Charlotte Adigéry / Bolis Pupul - Topical Dancer Music Album Reviews

Charlotte Adigéry / Bolis Pupul - Topical Dancer Music Album Reviews
The Belgian duo’s debut album pairs punchy, propulsive electro pop with inventive sound design, absurdist wit, and sly jabs at racism and xenophobia.

Charlotte Adigéry and Bolis Pupul’s Topical Dancer is as blunt and emphatic as pop art—if you don’t get its bright, assertive takedowns, you’re not paying attention. The Belgian musicians take as much pleasure in sardonically dressing down racism, misogyny, and xenophobia as they do in crafting effortlessly propulsive electro pop fit for warehouse parties. That mischievous friction is at the heart of Topical Dancer, a riveting debut from two artists whose music pokes you in the side as often as it makes you move.

Released on veteran Belgian duo Soulwax’s DEEWEE label, Topical Dancer openly draws on that group’s sweaty, mid-’00s-flavored blend of rock and electronic music. (Soulwax also contributed co-production and writing to the album.) Miss Kittin and Felix Da Housecat’s talky electroclash is also a prominent touchstone, but this isn’t a throwback by any means—the album’s brisk, burly synth lines and walloping beats are powerful weapons in Adigéry and Pupul’s arsenal. The pair met over a decade ago in Ghent, forming a friendship that became a working one after Soulwax paired them up to contribute music to the 2016 film Belgica. They put out the excellent Zandoli EP under Adigéry’s name in 2019; Topical Dancer reaffirms their music as the collaborative project it’s always been.

That close kinship is key to an album riddled with in-jokes and oddities. The funky “Making Sense Stop,” inspired by David Byrne, progressively chops up and rearranges each verse’s lyrics until they become gleeful, digital gibberish; the crawling, loungey “Huile Smisse” parodies French speakers who love to hear themselves talk (the title is the French phonetic spelling of Will Smith’s name). Later, on the endlessly replayable “HAHA,” Adigéry’s gut-busting laugh is sampled and rewired into a strutting hook, while the chorus crumples into a choked-up sob. Topical Dancer thrives in these irreverent moments, where the duo’s wry humor injects subversive surprises into dance music’s familiar forms.

In a recent interview, Adigéry and Pupul explained that the decision to focus on hot-button issues came from the pair’s daily experiences as artists from immigrant backgrounds living in Europe: nosy yet excessively apologetic reporters, white Belgians genuinely confused as to why they can’t use the n-word, and the cycle of outrage and finger-pointing that manifests when people get too insulted. Instead of chastising (or, god forbid, canceling), Adigéry and Pupul are more interested in gentle ribbing. Bustling electro-pop song “Blenda” recasts a racist line into a memorable singsong: “Go back to your country where you belong,” Adigéry sweetly intones. “Siri, can you tell me where I belong?” The album’s lyrics, which dart between English, French, and Creole, frequently underline the limits of PC culture with good intentions, even as they sometimes fall flat. “Are you as offended when nobody’s watching?” Adigéry ponders alongside a chattering drum pattern on “Esperanto.” “Are you an attacker or a victim?” Their tongues are planted firmly in cheek, but here it becomes didactic.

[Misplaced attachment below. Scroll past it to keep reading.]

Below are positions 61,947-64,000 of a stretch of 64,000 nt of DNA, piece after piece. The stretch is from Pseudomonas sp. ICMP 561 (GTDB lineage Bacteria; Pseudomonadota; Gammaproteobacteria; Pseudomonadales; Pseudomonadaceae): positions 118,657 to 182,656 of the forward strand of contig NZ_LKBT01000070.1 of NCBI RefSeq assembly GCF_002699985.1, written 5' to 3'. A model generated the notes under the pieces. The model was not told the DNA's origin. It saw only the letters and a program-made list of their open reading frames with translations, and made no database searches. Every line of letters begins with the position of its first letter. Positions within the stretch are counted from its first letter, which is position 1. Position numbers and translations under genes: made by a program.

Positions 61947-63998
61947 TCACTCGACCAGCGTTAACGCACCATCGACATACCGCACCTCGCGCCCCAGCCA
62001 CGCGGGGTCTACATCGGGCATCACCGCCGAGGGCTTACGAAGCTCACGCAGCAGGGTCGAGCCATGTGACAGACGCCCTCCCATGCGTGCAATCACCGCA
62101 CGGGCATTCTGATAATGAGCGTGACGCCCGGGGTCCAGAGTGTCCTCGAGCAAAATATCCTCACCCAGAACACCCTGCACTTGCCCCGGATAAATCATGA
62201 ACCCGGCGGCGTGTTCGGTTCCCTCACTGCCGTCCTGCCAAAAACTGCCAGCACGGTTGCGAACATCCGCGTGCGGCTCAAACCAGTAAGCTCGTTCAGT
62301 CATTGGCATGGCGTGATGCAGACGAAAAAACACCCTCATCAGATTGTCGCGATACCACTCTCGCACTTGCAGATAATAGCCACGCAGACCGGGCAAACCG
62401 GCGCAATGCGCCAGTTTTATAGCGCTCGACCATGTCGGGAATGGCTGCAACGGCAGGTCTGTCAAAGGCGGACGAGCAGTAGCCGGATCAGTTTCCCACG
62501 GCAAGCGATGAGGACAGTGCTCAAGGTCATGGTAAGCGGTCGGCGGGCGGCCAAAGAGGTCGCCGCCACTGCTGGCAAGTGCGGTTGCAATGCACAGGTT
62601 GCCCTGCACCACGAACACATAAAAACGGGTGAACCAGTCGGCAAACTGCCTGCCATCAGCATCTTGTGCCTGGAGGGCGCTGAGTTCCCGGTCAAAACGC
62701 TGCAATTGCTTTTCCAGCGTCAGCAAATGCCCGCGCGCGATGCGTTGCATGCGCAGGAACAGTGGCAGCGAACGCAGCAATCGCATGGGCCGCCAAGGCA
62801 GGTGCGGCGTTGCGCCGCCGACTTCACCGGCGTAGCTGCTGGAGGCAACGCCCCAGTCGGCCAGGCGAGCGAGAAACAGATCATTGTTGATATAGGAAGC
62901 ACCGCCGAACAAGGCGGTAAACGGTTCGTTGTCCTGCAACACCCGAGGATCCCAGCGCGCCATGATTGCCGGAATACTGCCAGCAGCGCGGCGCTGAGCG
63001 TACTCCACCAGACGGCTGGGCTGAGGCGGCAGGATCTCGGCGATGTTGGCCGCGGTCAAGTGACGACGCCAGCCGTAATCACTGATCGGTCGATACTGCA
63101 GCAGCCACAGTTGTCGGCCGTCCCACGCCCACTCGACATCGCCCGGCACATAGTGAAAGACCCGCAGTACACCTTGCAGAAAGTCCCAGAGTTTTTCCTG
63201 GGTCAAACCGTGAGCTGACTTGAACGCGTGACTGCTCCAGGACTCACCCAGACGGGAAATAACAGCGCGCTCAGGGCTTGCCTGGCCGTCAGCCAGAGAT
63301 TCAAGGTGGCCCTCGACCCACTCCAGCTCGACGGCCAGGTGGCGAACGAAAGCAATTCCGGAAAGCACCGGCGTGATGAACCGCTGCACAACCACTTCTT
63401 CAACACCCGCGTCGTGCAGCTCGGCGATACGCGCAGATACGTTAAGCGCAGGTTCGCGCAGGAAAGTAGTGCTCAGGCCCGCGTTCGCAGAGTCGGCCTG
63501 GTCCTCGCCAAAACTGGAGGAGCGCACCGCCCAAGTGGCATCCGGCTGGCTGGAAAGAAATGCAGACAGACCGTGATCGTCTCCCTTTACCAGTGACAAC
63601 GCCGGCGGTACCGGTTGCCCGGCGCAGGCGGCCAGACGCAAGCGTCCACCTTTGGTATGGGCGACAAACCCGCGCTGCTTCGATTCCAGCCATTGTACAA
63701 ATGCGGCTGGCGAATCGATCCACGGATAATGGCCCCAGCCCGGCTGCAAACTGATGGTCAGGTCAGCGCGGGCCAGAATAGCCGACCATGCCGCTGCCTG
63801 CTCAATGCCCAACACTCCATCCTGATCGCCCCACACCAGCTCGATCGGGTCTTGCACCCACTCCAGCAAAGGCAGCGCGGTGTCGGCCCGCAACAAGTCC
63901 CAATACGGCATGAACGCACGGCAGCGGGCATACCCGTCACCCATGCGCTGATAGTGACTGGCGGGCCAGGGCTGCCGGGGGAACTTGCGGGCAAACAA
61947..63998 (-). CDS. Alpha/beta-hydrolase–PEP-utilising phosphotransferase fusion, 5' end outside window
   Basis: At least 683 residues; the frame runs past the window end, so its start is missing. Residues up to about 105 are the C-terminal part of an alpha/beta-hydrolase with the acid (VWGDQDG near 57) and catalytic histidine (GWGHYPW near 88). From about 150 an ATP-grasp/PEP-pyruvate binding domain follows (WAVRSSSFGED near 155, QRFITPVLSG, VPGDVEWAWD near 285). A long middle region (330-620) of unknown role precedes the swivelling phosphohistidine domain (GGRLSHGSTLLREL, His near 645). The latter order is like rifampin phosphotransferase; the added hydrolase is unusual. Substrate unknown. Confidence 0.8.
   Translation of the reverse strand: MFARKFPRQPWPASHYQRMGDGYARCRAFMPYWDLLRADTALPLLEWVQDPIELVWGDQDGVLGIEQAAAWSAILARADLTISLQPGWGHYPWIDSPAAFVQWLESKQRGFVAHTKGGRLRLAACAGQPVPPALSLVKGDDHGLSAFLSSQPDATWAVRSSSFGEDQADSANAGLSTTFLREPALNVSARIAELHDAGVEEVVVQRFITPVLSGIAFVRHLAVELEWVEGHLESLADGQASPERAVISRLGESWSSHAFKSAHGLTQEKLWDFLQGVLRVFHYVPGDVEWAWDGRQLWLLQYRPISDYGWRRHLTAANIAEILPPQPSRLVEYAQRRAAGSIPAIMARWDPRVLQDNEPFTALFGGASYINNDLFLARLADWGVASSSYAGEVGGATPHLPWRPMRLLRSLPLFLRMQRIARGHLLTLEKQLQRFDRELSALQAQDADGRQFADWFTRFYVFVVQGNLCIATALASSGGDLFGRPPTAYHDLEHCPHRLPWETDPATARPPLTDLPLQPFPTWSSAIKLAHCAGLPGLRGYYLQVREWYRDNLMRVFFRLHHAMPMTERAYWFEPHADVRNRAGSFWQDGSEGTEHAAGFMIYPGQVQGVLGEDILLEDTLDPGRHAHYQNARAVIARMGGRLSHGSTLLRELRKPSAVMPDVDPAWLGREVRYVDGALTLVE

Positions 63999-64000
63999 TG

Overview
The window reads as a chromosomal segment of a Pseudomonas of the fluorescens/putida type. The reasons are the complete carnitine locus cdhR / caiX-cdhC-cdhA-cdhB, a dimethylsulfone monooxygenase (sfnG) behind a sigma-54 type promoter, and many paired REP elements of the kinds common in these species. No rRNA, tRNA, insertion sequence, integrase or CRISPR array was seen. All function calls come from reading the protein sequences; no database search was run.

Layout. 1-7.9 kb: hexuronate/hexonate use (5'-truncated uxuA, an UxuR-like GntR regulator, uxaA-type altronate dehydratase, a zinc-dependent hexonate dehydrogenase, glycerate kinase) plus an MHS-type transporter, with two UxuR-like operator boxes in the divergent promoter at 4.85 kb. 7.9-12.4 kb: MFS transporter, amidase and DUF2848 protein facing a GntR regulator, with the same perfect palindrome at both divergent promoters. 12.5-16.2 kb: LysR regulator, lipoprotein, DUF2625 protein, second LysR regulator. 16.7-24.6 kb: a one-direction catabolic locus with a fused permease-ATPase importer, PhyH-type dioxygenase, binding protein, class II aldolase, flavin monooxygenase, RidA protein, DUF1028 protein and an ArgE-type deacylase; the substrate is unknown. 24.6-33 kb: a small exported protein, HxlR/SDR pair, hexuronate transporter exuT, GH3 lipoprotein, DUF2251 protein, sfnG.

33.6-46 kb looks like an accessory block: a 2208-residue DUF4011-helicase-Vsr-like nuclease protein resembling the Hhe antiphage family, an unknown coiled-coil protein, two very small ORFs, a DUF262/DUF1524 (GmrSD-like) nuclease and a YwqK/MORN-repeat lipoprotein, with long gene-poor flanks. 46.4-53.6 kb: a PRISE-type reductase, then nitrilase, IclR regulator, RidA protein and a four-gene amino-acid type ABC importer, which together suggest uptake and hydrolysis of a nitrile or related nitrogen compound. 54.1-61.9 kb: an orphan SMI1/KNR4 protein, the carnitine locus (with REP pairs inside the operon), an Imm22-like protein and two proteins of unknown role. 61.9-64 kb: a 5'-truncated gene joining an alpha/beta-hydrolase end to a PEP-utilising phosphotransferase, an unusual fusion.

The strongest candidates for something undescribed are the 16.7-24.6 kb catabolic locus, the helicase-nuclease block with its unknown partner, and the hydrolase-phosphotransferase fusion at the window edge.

The occasional unwieldy lyric is a small, forgivable blunder for an album that rarely lets up its electrifying energy. They cram in as many overused lyrics as possible on “Ceci n’est pas un cliché” (“You’re cold as ice,” “Let’s dance the night away”), creating a Frankensteined earworm above a plucked bassline and fingersnaps. During the pummeling highlight “It Hit Me,” Adigéry and Pupul take turns recounting a coming-of-age moment in pitch-shifted voices against a taut, glowering backdrop of battering drums and wolf whistles. Adigéry remembers being catcalled by a group of men while waiting for a bus; Pupul recalls a love letter that led to a sexual awakening over a bottle of cologne. The song spirals into a delirious clatter of percussion once each of their stories end, succinctly capturing the uncomfortable, nightmarish punch of adolescence.

Even in its more earnest moments, Adigéry and Pupul never take themselves too seriously, which lends to Topical Dancer’s roguish charm. The duo are too busy setting up yet another punchline to make each other laugh, as they do constantly on the caustic six-minute closer “Thank You.” In a delightfully faux-appreciative tone, Adigéry lays into everyone who’s ever given them unasked-for advice: “Couldn’t have done this without you/And your opinion,” she sings; “Enlighten me with your vision/I count my blessings.” It’s a consummate kiss-off and a sarcastic declaration of purpose: You couldn’t tell Adigéry and Pupul what to think if you tried.

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About Wanni Arachchige Udara Madusanka Perera

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Charlotte Adigéry / Bolis Pupul - Topical Dancer Music Album Reviews Charlotte Adigéry / Bolis Pupul - Topical Dancer Music Album Reviews Reviewed by Wanni Arachchige Udara Madusanka Perera on March 15, 2022 Rating: 5


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